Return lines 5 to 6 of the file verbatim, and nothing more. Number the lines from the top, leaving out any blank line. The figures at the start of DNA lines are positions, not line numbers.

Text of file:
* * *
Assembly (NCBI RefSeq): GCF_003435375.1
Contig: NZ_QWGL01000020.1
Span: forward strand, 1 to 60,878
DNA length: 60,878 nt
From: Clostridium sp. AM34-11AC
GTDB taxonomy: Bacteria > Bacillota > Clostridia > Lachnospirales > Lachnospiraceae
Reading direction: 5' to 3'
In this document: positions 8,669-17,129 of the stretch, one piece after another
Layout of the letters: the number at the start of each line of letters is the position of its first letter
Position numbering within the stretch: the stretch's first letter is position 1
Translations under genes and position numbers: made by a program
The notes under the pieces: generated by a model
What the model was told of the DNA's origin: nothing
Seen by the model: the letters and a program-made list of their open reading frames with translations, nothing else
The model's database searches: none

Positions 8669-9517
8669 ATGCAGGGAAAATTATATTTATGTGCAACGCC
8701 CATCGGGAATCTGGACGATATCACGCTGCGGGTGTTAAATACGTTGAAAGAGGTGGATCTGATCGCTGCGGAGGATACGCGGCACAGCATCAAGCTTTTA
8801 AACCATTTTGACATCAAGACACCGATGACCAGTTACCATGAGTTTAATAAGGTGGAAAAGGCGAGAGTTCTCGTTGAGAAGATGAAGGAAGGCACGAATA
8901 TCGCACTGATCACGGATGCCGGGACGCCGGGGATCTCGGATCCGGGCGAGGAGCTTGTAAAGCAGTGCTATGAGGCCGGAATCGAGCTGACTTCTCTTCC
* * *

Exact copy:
From: Clostridium sp. AM34-11AC
GTDB taxonomy: Bacteria > Bacillota > Clostridia > Lachnospirales > Lachnospiraceae